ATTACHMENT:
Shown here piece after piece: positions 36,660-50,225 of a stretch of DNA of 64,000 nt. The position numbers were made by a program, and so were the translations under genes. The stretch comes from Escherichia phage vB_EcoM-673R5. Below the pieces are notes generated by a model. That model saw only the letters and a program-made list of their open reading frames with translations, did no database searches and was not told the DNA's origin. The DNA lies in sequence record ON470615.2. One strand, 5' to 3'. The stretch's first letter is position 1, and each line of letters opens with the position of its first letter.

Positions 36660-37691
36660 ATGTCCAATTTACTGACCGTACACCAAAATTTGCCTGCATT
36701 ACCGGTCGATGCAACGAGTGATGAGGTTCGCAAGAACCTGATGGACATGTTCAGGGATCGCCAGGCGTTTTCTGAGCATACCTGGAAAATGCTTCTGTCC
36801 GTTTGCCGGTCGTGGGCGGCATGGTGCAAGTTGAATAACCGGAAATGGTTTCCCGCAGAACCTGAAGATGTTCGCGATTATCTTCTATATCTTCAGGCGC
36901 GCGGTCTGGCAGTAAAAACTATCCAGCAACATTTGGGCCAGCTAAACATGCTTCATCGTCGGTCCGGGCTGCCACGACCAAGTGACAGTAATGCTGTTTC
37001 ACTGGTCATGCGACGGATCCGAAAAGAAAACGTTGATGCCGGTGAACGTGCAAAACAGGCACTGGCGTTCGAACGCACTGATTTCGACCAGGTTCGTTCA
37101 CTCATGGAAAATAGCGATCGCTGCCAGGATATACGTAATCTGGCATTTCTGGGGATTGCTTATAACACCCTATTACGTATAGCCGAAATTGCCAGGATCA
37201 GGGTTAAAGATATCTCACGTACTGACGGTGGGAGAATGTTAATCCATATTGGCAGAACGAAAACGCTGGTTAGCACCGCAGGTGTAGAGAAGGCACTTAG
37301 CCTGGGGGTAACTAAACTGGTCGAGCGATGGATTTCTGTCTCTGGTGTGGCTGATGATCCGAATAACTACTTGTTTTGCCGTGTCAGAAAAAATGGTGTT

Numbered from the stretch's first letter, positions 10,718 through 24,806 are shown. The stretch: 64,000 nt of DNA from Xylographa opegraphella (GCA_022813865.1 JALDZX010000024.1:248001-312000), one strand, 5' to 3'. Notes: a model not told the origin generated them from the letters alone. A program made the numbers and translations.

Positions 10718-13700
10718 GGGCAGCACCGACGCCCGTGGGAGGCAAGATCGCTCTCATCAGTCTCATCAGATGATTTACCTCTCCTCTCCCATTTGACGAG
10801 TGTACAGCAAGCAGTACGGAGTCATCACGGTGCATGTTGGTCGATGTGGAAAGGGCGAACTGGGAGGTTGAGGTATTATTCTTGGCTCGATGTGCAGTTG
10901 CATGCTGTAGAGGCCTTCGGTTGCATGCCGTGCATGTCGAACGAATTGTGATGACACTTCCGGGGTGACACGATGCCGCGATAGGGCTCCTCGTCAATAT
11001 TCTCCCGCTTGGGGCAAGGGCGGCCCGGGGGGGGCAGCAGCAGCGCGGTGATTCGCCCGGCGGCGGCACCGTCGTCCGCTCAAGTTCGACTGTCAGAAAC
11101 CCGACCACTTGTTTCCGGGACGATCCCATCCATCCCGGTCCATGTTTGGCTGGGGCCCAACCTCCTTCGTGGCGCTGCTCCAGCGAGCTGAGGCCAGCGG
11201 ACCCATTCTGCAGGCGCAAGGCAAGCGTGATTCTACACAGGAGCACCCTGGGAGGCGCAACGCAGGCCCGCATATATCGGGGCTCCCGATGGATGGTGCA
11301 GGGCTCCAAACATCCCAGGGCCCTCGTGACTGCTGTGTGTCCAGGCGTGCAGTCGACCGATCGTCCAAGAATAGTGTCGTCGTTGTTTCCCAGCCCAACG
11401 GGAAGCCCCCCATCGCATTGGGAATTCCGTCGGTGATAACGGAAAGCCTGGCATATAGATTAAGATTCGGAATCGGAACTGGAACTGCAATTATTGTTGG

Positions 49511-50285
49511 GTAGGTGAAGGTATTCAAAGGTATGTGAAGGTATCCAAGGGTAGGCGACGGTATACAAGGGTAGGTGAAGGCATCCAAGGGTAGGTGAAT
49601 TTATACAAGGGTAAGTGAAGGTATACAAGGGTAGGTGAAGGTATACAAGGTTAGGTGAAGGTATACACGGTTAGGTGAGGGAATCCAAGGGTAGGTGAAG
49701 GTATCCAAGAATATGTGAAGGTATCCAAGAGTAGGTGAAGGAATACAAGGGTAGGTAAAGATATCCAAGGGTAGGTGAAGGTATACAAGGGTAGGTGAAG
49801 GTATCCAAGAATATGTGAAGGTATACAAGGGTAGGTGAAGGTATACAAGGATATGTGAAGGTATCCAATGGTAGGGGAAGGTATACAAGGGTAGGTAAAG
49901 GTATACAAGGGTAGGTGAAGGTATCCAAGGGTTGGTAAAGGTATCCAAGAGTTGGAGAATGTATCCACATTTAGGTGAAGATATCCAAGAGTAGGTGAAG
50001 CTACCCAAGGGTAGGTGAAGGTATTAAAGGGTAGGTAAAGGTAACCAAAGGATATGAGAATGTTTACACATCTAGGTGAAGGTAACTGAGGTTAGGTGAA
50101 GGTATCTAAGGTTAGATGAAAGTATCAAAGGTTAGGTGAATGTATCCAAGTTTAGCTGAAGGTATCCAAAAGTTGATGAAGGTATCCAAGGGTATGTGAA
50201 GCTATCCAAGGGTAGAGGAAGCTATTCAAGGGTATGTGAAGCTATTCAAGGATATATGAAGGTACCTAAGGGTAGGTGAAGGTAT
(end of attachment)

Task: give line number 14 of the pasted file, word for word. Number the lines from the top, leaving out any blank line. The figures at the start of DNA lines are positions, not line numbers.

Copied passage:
10801 TGTACAGCAAGCAGTACGGAGTCATCACGGTGCATGTTGGTCGATGTGGAAAGGGCGAACTGGGAGGTTGAGGTATTATTCTTGGCTCGATGTGCAGTTG